Could everyone write one simple essay about something that once happened in Saltaire…that they saw or were a part of…and put it on one big website? Somebody should collect a lot of stories before we all forget. Otherwise it is like a line in “On The Beach” : The history of the war that now would never be written.” -(JO'H)

Sunday, January 11, 2009

Too Late

On the ferry one summer’s day a generation ago, I sat next to Carbery O’Shea Sr., whom I knew only as someone I’d say hello to. Ours was the distanced relationship common in a vacation community like Saltaire.

We chatted all the way from Bay Shore to the village, talking about our families, our work, the commute. When I reached home I told Elizabeth about our encounter. “Carbery’s an interesting guy,” I said. “I’m glad I got to know him after all these years.” I added that I was looking forward
to seeing more of him.

Within a week, I learned that Carbery had died suddenly. We had gotten
together too late.

- Dick Starkey


JOH adds a sidebar:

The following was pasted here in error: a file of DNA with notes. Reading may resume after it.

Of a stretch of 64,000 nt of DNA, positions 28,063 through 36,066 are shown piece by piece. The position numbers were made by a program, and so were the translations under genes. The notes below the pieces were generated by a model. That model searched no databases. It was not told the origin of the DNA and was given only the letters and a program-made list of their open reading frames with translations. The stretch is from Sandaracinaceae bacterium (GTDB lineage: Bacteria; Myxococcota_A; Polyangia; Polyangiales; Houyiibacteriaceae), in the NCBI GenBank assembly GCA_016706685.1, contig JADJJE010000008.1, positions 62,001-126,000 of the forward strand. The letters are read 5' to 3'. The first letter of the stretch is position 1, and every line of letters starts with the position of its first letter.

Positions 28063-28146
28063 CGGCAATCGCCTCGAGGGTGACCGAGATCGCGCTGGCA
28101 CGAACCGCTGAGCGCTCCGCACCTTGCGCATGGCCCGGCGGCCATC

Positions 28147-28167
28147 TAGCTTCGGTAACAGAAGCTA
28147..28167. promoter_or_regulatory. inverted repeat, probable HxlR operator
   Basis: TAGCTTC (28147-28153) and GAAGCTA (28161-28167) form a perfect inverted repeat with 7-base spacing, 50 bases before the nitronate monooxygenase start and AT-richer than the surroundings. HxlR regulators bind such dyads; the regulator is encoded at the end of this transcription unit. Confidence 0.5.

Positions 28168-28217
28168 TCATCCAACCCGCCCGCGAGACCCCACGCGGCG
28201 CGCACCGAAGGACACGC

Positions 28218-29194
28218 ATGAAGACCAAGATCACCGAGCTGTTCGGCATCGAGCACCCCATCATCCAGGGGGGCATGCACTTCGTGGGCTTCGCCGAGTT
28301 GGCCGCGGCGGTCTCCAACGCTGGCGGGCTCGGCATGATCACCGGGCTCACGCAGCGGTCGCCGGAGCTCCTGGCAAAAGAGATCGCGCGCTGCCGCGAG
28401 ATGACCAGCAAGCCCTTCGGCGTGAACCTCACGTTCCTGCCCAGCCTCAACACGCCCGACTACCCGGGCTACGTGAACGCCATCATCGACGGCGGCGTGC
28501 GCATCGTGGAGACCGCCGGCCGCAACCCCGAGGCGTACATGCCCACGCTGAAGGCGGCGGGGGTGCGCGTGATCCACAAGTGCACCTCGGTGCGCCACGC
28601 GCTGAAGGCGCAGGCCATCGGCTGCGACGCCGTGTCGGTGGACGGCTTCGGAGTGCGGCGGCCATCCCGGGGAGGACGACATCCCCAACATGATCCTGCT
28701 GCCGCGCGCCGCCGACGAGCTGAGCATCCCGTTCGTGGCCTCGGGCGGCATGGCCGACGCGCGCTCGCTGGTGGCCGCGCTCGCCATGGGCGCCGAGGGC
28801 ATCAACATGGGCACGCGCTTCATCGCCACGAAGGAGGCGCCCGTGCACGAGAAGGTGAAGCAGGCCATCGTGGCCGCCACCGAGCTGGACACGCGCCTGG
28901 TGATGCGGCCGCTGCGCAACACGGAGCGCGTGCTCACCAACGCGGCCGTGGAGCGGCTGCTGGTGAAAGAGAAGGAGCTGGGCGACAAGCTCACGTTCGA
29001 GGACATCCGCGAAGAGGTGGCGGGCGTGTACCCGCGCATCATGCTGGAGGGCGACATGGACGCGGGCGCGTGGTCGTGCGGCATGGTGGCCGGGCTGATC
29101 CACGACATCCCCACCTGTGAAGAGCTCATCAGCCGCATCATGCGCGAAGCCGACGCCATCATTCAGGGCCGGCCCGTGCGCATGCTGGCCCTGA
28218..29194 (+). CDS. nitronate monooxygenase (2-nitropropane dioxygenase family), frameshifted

Carbery O’Shea Sr. was a great legal draftsman.

I know this from a story Prof. Charles Lyon told me about the Lyons’ first summer in Saltaire, 1957, when they rented the O’Shea house for July.

It seems that Carbery O'Shea Jr. was Uncle Pete’s top counselor, and Uncle Pete needed him for the whole summer. No problem: The Senior O’Shea told Professor Lyon that Carb could stay with the Lyon clan in July.

Mr. O’Shea drew up the lease for July, 1957.

It was many years later that Professor Lyon, who had a great way with words himself, told me the story of how he always admired and recalled fondly the “magnificent” language of Mr. O’Shea Sr. in the “Carbery O’Shea Jr. clause” that granted Professor Charles Lyon full “in loco parentis” rights of discipline and control over Carbery Jr., along with full obligation to feed, house and shelter aforesaid Carbery O’Shea Jr.

Both Carbery O’Shea Sr. and Prof. Lyon were, of course, great lawyers. Lyon, being a founding partner of Skadden Arps, and Mr. O’Shea a partner in some equally prestigious Wall Street firm, they had great mutual respect and, I suspect, similar senses of humor.


P.S. On information and belief, Carbery Jr. caused no problems for the Lyons. Here he is working a track meet that very summer, 1957:

photo courtesy Stillgebauer Lode
Click image to enlarge

No comments: